Q. You use phenomenological methodology in your research. What is phenomenology?
A. Phenomenology is a specific way of experiencing and understanding the world. Pheno means: outward appearance or what we call "style." Noumena means: the invisible driving forces that give rise to the style. Examples of noumena are the qualities of concreteness, abstractness, sequentialness and randomness and functions such as intellect, emotions, intuition and instinct. Logos means: the word, nature of, root of or the Cause of things. Logos deals with ethos, spirit, soul and Self. In brief, phenomenological research identifies the three levels of existence: the essence/spirit of something, the nature of the driving forces that emanate from it and the outer appearance, characteristics, behaviors and mannerisms that are the signatures of the spirit and invisible driving forces.
Q. What qualities or characteristics must an individual have to become a phenomenological researcher?
A. A phenomenological researcher must have insight and clairvoyant abilities. In other words, he/she must "see" beneath the outer images and the world of appearances. He/She must be clairaudient to "hear" the messages beyond the words and utterances. Both abilities are necessary to understand the world of noumena. The spirit reveals itself in subtle ways. A subtle human instrument can discern its signals.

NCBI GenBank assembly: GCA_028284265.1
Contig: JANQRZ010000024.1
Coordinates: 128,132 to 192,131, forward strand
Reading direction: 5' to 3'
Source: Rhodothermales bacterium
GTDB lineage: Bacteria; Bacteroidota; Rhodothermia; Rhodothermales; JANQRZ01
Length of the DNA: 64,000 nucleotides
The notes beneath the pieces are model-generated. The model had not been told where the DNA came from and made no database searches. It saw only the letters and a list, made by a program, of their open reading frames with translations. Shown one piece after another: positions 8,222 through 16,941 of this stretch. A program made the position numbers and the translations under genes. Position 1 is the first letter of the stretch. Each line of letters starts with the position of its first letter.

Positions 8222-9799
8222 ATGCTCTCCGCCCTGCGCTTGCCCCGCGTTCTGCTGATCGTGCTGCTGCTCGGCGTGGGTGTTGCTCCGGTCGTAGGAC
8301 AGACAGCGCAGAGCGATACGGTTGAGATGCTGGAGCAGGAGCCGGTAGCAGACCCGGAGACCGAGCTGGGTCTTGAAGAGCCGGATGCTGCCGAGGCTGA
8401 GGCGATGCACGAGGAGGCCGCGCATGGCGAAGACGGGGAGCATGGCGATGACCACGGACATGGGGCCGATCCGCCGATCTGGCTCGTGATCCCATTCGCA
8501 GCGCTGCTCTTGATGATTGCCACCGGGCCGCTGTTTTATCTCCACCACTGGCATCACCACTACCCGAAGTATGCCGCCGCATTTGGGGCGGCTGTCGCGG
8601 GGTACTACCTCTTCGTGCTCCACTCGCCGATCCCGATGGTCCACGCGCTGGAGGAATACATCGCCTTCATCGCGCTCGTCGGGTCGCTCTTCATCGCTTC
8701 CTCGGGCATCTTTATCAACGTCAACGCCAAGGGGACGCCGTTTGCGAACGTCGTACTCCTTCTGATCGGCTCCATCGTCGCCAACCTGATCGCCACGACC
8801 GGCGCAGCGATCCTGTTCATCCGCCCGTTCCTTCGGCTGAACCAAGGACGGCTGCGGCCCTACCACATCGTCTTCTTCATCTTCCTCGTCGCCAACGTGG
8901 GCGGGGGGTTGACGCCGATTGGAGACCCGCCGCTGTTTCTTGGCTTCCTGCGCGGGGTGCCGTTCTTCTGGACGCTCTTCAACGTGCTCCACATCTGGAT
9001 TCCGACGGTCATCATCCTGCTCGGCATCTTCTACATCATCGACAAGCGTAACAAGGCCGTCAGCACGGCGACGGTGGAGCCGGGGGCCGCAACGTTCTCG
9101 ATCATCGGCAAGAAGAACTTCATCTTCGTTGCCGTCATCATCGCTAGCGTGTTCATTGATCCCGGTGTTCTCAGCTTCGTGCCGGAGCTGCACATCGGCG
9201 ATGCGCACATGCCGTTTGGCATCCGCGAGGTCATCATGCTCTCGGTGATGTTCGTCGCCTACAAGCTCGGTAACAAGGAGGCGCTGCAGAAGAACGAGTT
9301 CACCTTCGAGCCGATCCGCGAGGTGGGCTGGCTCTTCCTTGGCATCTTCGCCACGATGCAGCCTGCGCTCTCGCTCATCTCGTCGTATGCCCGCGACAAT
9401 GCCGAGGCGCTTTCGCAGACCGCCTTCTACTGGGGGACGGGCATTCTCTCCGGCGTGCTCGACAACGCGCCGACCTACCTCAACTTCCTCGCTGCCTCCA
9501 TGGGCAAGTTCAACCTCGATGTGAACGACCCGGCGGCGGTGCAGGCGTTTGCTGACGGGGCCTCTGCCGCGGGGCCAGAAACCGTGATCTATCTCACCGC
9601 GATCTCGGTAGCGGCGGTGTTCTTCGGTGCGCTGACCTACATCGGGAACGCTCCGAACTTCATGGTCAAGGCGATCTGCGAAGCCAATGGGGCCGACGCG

The phenomenologist must also have writing, speaking and/or artistic abilities that can be used to convey his/her experiences to people who may not initially be able to relate to his/her insights and findings.
Q. Was psychologist Carl Jung a phenomenologist?
Q. Do you realize that some of your colleagues disagree with your "meta-physical" (i.e., beyond the physical) views and theory about the nature, causes and implications of styles?
A. Yes, I do. Some subscribe to the Materialistic Theory that states that there is only one reality, the world of particulars in which we live and perceive through our physical senses. In their eyes, the physical world (pheno) is an autonomous, self-sufficient realm in which universals (i.e., noumena and logos) are merely aspects or by-products of physical entities. The universals have no existence apart from particulars. Mystical elements are repudiated and the mind is dispensed with.
Other colleagues speak from a mechanical or automatism viewpoint which states that all living things are machines explainable by the mechanistic descriptions given by the sciences of physics, chemistry, physiology, etc. People with this perspective state that our brain decides what we will learn.
Q. How do you feel about them?
A. I feel where they're coming from and understand their scientifically-limited views.